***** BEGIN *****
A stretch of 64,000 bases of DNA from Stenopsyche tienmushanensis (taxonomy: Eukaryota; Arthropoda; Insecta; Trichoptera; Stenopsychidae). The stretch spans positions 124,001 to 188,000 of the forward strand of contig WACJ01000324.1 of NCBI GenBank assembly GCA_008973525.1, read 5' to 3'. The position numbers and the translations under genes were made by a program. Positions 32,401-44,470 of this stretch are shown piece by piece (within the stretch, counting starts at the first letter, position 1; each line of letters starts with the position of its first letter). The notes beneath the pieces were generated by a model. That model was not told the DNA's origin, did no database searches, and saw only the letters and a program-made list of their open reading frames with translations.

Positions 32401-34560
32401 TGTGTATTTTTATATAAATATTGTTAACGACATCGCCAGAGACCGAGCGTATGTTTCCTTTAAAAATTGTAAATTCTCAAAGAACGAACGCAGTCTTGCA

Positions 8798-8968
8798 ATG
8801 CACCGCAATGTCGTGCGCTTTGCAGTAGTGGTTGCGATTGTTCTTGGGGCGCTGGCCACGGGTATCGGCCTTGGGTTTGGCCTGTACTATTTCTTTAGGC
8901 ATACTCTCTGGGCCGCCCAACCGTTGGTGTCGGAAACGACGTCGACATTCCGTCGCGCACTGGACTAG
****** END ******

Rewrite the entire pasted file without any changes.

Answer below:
A stretch of 64,000 bases of DNA from Stenopsyche tienmushanensis (taxonomy: Eukaryota; Arthropoda; Insecta; Trichoptera; Stenopsychidae). The stretch spans positions 124,001 to 188,000 of the forward strand of contig WACJ01000324.1 of NCBI GenBank assembly GCA_008973525.1, read 5' to 3'. The position numbers and the translations under genes were made by a program. Positions 32,401-44,470 of this stretch are shown piece by piece (within the stretch, counting starts at the first letter, position 1; each line of letters starts with the position of its first letter). The notes beneath the pieces were generated by a model. That model was not told the DNA's origin, did no database searches, and saw only the letters and a program-made list of their open reading frames with translations.

Positions 32401-34560
32401 TGTGTATTTTTATATAAATATTGTTAACGACATCGCCAGAGACCGAGCGTATGTTTCCTTTAAAAATTGTAAATTCTCAAAGAACGAACGCAGTCTTGCA

Positions 8798-8968
8798 ATG
8801 CACCGCAATGTCGTGCGCTTTGCAGTAGTGGTTGCGATTGTTCTTGGGGCGCTGGCCACGGGTATCGGCCTTGGGTTTGGCCTGTACTATTTCTTTAGGC
8901 ATACTCTCTGGGCCGCCCAACCGTTGGTGTCGGAAACGACGTCGACATTCCGTCGCGCACTGGACTAG